• Ngozi Chuma Umeh
  • Barrister-at-Law (Nigerian Law School)
  • LLB, LLM (Nigeria), LLD (Pretoria)

  • NC Umeh ‘Progress towards inclusive primary education in selected West African countries’ (2018) 6 African Disability Rights Yearbook 263-276
  • Download article in PDF


Using Nigeria, Ghana and Sierra Leone as the main case study, this commentary discusses developments on inclusive education in the West African Region. It evaluates the extent to which domestic legislation and policy framework in the three West African countries complies with the normative standards set in article 24 of Convention on Rights of Persons with Disabilities (CRPD) the commentary observes that none of the legislative and policy frameworks in the three West African States completely meets the standards set in article 24 of the CRPD or the newly adopted Protocol to the African Charter on Human Peoples’ Rights on the Rights of Persons with Disabilities.

1 Introduction

A number of countries in West Africa have in recent years ratified the Convention on the Rights of Persons with Disabilities (CRPD)1 as well as international, regional and sub-regional human rights treaties asserting various aspects of the right to education of children with disabilities. While this is a positive development, the question arises as to whether these commitments have been translated into tangible progress in respect of the review of existing legislative and policy frameworks at domestic level. 2

Article 24 of CRPD enjoins state parties to ensure inclusive education for persons with disabilities at all levels without discrimination and on the basis of equal opportunity.3 Under article 24(2), five key state obligations relating to the realisation of the right to inclusive education may be identified, such as the duty to ensure that children with disabilities are not excluded from free and compulsory primary education on the ground of disability.4 The state responsibility to provide reasonable accommodation5 is also highlighted.6

The Committee on the Rights of Persons with Disabilities (RPD Committee) has adopted a General Comment on the right to inclusive education to guide further understanding of this right.7 According to the Committee, article 24(2)(a) inter alia requires the prohibition of the exclusion of persons with disabilities from the general education system that may occur, for example, through legislative provisions limiting their inclusion based on disability.8 Elaborating on the duty to provide reasonable accommodation, the Committee further states that policies committing to reasonable accommodation must be adopted at all education levels.9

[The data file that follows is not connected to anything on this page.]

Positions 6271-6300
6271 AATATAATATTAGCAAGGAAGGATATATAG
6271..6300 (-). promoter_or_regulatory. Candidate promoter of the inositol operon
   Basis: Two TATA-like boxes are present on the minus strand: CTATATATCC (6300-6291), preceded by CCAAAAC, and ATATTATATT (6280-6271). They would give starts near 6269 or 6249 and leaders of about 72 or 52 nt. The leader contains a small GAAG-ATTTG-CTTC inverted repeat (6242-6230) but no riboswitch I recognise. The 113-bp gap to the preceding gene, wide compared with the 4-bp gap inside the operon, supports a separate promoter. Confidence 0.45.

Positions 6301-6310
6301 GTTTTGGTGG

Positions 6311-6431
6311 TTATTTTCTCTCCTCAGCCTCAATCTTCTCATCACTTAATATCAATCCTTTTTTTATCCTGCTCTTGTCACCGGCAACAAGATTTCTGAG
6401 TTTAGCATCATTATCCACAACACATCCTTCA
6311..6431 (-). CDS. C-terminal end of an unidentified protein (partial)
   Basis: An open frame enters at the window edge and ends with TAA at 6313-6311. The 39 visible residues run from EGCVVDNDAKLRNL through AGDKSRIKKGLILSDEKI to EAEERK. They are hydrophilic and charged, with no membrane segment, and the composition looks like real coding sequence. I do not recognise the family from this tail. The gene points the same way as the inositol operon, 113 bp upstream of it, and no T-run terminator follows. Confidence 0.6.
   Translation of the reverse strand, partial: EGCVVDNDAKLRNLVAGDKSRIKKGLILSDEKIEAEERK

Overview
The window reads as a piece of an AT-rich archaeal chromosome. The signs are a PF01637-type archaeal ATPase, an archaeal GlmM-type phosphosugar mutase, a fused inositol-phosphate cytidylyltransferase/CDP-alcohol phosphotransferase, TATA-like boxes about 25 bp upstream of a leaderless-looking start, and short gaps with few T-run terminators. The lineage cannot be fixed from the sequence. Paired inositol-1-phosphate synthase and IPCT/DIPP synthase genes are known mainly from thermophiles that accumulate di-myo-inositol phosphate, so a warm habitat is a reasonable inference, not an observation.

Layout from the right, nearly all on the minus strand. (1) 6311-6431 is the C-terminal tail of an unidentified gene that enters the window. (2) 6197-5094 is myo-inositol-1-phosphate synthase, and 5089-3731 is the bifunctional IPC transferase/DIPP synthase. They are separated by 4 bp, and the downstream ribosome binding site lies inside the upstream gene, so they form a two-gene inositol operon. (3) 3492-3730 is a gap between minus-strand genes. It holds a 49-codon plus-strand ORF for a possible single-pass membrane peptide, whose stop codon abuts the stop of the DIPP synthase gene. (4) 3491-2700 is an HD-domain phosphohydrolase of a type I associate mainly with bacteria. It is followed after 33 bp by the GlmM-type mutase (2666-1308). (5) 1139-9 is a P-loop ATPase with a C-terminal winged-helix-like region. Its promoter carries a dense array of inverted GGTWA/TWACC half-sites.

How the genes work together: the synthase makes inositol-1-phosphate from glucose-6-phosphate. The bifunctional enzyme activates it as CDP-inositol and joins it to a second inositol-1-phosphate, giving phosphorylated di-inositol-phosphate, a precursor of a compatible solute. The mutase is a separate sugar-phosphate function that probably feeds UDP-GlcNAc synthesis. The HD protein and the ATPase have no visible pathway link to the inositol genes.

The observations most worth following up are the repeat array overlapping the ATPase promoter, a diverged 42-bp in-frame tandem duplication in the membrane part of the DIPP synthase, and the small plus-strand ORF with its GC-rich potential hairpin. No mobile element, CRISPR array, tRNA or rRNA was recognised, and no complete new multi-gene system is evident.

In the African region, the international normative framework is expanded by the African Charter on Human and Peoples’ Rights (African Charter).10 This instrument sets out a number of provisions relevant to the right to education of children with disabilities. First, it guarantees freedom from discrimination11 as well as the right to education;12 second, it pays specific attention to the rights of the child13 and persons with disabilities.14 The African Charter on the Rights and Welfare of the Child15 (African Children’s Charter) similarly provides for the right to education16 of children with disabilities as well as special measures relating to children with disabilities. 17

At the sub-regional level the Revised Economic Community of West African States (ECOWAS) Treaty recognises the promotion and protection of human rights in line with the African Charter as one of its fundamental principles.18 Significantly, the ECOWAS Court of Justice has held that the right to education, as guaranteed in article 17(1) of the African Charter, is justiciable before this Court (despite the fact that it may not be justiciable at the domestic level - in this instance Nigeria). 19

Against this background, this commentary examines the legislative and policy frameworks relating to inclusive education of children with disabilities in three West African countries, namely, Nigeria, Ghana and Sierra Leone, in order to establish whether these frameworks have been adjusted to conform to the CRPD. Such an inquiry becomes especially pertinent when one considers that several of the enactments in question predate the adoption of the Convention.20